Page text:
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A novel Link of Serum IL-39 Levels in Patients with Rheumatoid Arthritis


  • Zahraa Adnan Ghadhban Al Ghuraibawi Department of Microbiology & Immunology, College of Medicine, University of Baghdad, Baghdad, Iraq
  • Inas K. Sharquie Department of Microbiology & Immunology, College of Medicine, University of Baghdad, Baghdad, Iraq
  • Faiq I. Gorial Department of Medicine, College of Medicine, University of Baghdad, Iraq



IL-39, rheumatoid arthritis, autoimmune condition, inflammation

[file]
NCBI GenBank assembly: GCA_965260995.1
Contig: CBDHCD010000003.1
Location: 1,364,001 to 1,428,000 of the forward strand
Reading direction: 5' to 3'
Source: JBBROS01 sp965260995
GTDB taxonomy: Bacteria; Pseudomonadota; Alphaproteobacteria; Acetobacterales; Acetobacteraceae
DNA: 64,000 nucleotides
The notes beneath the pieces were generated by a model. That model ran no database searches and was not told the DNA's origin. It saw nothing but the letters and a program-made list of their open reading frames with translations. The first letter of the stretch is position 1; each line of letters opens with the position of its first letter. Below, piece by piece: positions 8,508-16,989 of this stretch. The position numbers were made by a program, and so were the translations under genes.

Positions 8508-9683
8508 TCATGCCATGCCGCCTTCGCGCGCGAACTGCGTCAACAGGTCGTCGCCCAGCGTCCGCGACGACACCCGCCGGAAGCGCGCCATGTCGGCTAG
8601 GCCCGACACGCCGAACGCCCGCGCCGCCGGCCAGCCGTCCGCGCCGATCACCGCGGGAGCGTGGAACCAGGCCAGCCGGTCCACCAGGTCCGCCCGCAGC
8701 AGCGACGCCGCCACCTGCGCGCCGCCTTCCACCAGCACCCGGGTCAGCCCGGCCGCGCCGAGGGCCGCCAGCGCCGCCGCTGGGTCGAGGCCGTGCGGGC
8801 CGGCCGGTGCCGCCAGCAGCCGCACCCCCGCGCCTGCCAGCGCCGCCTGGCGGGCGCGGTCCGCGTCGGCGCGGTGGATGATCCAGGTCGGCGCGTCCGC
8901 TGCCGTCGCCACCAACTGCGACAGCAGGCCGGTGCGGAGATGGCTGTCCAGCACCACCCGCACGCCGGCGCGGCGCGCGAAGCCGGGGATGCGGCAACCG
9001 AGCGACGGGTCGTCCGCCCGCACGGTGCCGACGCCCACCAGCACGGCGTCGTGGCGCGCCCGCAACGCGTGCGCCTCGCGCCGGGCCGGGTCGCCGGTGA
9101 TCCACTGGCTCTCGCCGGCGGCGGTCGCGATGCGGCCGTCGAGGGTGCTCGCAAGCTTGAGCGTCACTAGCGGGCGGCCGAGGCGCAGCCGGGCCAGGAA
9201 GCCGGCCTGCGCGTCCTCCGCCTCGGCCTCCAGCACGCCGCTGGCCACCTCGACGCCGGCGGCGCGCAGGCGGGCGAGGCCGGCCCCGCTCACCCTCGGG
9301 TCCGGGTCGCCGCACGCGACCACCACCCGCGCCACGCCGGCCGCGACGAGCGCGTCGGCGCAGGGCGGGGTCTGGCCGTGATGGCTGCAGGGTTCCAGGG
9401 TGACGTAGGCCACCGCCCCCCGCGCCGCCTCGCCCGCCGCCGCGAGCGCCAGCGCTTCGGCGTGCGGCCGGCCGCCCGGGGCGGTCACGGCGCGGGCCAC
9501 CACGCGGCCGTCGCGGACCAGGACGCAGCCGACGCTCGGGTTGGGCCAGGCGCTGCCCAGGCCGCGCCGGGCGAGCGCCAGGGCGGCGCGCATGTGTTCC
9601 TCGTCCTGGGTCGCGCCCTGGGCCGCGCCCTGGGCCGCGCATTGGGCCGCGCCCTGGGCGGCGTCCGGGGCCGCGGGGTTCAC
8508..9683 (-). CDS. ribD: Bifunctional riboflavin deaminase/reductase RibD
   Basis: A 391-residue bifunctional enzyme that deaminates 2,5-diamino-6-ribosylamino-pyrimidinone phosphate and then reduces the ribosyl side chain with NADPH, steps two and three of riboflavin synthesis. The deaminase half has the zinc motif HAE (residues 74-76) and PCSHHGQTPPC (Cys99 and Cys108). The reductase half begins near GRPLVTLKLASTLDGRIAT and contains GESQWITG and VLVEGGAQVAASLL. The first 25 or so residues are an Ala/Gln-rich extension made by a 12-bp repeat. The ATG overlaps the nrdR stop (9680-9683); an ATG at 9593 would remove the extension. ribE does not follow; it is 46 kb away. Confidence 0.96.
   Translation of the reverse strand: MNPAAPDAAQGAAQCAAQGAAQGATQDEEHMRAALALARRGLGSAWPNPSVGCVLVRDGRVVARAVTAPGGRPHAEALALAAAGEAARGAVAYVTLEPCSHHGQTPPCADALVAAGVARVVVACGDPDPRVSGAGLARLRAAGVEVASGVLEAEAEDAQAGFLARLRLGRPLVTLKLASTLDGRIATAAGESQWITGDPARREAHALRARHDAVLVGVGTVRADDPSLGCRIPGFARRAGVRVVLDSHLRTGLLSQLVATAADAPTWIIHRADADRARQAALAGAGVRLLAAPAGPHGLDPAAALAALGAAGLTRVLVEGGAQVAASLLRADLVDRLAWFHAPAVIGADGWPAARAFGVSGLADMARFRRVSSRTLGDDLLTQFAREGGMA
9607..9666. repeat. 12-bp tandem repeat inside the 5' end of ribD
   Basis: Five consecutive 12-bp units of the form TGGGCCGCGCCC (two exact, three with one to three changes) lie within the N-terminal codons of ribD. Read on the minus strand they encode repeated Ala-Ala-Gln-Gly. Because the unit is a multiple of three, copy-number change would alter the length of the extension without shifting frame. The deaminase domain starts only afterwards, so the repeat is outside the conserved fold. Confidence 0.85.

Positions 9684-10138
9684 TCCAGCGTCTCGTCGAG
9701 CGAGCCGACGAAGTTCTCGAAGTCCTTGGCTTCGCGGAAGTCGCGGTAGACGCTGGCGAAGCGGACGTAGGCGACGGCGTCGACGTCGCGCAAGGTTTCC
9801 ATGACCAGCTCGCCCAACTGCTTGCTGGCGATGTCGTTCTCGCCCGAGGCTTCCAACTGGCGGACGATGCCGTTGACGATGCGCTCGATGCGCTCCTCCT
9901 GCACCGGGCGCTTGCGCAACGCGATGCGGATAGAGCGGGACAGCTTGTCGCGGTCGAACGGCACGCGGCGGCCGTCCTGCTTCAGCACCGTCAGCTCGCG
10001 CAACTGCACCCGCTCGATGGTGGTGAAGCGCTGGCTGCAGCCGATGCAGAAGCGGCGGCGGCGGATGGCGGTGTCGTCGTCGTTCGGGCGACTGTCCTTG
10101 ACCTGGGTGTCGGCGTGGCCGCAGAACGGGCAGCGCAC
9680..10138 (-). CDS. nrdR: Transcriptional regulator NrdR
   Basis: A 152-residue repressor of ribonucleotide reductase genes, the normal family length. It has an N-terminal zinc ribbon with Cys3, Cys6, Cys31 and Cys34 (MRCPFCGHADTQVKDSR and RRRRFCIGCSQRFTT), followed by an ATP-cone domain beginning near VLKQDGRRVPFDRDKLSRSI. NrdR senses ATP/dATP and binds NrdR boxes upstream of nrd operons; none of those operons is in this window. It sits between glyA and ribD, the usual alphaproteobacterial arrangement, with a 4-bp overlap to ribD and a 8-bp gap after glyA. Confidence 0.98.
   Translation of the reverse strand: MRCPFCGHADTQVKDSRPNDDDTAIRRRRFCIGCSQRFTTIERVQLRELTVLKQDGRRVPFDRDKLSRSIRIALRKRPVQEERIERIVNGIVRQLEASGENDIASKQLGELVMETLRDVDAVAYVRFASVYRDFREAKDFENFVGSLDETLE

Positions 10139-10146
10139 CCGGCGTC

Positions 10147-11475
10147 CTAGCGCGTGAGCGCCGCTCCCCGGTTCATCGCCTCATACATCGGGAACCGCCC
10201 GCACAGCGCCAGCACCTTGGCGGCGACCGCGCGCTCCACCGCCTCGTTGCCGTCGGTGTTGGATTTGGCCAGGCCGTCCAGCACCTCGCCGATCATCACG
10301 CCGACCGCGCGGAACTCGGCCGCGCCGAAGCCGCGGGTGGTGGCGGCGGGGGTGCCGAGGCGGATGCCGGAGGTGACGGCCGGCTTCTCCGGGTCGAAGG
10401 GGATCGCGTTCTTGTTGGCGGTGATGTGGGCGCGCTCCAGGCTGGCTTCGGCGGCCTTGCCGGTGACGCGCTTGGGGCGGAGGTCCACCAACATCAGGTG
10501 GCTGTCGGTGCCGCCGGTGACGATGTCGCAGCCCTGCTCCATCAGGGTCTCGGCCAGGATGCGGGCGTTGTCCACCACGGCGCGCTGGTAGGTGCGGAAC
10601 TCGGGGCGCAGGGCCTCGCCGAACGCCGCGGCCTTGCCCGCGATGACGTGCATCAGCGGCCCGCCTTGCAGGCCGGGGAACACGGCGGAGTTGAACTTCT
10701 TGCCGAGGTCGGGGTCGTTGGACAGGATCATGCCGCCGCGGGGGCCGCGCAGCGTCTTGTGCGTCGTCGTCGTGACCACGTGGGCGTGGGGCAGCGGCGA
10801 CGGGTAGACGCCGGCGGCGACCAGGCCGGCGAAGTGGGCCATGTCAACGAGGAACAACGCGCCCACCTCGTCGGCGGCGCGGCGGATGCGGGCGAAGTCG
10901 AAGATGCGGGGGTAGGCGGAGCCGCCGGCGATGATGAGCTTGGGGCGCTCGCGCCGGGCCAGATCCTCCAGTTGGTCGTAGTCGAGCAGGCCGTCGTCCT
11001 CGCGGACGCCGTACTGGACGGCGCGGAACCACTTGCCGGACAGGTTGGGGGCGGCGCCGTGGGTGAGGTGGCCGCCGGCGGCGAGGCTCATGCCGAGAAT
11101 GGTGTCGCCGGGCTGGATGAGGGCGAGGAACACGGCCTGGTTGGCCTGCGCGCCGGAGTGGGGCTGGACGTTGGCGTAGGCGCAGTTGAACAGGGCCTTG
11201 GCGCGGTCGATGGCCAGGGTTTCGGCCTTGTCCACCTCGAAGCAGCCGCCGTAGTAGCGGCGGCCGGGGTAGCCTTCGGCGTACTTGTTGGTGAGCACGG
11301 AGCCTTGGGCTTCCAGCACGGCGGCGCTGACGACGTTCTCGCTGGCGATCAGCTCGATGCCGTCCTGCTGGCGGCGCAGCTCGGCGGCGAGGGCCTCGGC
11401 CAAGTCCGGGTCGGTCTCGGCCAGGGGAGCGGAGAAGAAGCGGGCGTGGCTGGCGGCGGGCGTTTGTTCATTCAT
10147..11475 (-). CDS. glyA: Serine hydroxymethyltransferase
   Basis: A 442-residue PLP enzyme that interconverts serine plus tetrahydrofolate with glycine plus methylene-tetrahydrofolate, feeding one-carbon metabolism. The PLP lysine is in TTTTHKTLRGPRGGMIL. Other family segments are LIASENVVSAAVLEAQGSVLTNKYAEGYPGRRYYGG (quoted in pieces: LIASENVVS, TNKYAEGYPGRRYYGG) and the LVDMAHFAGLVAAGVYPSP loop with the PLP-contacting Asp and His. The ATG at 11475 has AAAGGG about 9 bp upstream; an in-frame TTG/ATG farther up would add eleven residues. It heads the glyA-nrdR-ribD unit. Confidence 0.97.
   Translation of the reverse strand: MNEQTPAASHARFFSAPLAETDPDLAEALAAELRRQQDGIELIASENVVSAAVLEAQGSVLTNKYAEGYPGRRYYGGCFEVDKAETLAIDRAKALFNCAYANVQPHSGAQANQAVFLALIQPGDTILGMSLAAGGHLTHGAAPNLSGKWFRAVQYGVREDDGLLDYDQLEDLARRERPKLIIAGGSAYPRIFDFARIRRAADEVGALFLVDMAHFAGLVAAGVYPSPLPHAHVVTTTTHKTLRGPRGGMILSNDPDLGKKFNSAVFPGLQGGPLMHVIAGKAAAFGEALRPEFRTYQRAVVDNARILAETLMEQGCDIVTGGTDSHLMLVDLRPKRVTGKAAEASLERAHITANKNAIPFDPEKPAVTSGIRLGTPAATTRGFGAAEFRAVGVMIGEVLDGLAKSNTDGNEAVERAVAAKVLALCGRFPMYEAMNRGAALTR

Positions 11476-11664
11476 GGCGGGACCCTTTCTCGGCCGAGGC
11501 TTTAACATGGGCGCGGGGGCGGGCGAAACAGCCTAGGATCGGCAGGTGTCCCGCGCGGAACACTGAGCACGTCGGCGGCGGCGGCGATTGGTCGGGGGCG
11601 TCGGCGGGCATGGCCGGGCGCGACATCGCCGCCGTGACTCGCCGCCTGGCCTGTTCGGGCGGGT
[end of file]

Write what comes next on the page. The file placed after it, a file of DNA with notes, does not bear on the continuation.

Rheumatoid arthritis (RA) is an inflammatory condition causing joint pain and stiffness, with often debilitating and life-limiting consequences. Recently, a new B-cell secreted cytokine, IL-39, was identified in mice. The most up-to-date research indicates that although IL-39 is expressed in murine models of lupus and has a role in mediating the inflammatory response in this context, there is no solid, replicated evidence of the existence of IL-39 in humans. This study aimed to clarify the existence and role of IL-39 in the human body and to elucidate whether it plays a role in rheumatoid arthritis. Accordingly, serum samples were collected from 66 patients with rheumatoid arthritis who were under therapy and from 66 healthy controls attending the Baghdad Teaching Hospital Rheumatology Unit. Enzyme-linked immunosorbent assay (ELISA) was used to detect serum levels of IL-39. Our results showed that mean ages of RA patients were 46.48 ± 10.17 years, and for healthy controls 44.97 ± 11.658 years. The results revealed that serum IL-39 levels were significantly lower in RA patients (p = 0.016) (4.95 ± 1.1001) compared to healthy controls (5.55 ± 1.762). Corresponding sensitivity of IL-39 was 56.1%and specificity was 60.6% at cutoff values of ≤ 4.99 ng/ml. In Conclusion, IL-39 is found in humans but is downregulated in rheumatoid arthritis patients. This suggests either that IL-39 can have both pro- or anti-inflammatory functions based on the underlying disease or that the role of IL-39 is masked by the effects of treatment.


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